ABC Life Literacy Canada with Skills/Compétences Canada Celebrate 10 Years of Essential Skills Day

Today marks the 10th year of Essential Skills Day, an annual initiative to raise awareness about the importance of essential skills training in strengthening Canada’s workforce. Founded by ABC Life Literacy Canada, a national literacy organization, in 2010, the day encourages Canadians to improve upon these important skills.

The nine essential skills, identified by the Government of Canada (reading, document use, numeracy, writing, oral communications, working with others, thinking, digital technology, continuous learning), are the foundation for all other skills and enable people to evolve with their jobs and adapt to workplace change. These skills are used in every job to varying degrees and at different levels of complexity. They provide the foundation for learning all other skills and enable people to adapt to change in their lives and at work.

In this digital era, the workforce is changing faster than ever. Estimates say that around 84 per cent of jobs in Canada currently require the use of a computer and basic technical skills, and low-skilled jobs increasingly require a basic level of digital literacy. Yet many working-age Canadians lack adequate skills in problem solving in technology-rich environments.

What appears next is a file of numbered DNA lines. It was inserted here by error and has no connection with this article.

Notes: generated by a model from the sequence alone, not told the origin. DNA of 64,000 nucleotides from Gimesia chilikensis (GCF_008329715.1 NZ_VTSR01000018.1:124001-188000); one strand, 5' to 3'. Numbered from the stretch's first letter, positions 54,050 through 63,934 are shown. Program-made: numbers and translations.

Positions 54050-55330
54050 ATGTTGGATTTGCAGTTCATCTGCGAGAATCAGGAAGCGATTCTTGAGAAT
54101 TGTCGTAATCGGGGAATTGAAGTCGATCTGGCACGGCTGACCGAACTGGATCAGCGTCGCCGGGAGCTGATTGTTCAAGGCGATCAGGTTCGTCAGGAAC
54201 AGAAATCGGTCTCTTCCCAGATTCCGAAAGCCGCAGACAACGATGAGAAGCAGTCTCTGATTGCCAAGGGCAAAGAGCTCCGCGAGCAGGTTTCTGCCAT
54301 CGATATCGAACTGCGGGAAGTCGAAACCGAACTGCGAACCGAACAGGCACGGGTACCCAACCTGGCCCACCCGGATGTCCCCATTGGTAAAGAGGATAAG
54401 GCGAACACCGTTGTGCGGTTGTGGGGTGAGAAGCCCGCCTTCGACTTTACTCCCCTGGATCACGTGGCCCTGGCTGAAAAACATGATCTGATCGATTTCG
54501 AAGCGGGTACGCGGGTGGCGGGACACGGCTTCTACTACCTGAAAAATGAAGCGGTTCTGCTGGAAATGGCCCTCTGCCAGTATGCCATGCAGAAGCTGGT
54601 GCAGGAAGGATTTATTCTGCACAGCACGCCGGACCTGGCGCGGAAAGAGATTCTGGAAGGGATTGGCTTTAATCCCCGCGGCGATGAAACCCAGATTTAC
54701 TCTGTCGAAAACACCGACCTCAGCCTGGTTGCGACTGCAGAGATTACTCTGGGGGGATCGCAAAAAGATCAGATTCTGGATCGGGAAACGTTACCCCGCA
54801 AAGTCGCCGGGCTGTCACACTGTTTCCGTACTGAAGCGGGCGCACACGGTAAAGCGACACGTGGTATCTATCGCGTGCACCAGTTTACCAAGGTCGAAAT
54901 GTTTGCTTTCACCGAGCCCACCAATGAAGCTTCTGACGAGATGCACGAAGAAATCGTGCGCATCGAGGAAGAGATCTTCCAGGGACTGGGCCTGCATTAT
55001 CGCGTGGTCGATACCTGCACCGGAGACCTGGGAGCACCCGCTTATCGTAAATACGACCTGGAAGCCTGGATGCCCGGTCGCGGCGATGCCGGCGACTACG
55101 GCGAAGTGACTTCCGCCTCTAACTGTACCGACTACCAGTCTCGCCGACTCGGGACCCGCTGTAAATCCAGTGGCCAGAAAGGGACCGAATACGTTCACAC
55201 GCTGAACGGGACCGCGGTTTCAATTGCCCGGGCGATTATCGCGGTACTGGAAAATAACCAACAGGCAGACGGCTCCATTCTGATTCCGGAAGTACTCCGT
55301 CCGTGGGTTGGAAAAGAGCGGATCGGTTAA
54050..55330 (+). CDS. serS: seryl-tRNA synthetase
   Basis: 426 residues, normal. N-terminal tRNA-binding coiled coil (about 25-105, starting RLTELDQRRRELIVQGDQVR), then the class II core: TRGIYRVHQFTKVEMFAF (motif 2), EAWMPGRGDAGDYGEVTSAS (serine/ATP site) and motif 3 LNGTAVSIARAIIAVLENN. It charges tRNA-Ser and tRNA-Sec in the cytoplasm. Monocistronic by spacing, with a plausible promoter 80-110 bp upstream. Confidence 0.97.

“Strong essential skills are vital in helping Canadians meet the changing needs of the workforce,” said Mack Rogers, Executive Director of ABC Life Literacy Canada. “As more workplaces bring in new technology and automation, workers will need the appropriate skills to be able to manage these technologies, such as troubleshooting, decision-making and communication. Essential Skills Day aims to raise awareness of the importance of these foundational skills.”

The rise of automation will affect all jobs, not just those traditionally known as low-skills jobs. Industries such as law, finance and administration are all seeing jobs being impacted by automation. Future workers will need to be adaptable lifelong learners, as even the most unskilled jobs will require a combination of transferable and specific skills.

“To ensure that our nation continues to have a strong skilled workforce, it is crucial to inform youth about the importance of having Essential Skills to lead a successful career,” said Shaun Thorson, Chief Executive Officer, Skills/Compétences Canada. “Essential Skills Day highlights the Essential Skills that are critical in ensuring Canada’s skilled trade and technology workforce is trained to adapt to the evolving needs of employers.”

To learn more about Essential Skills Day and to download free resources, visit EssentialSkillsDay.ca.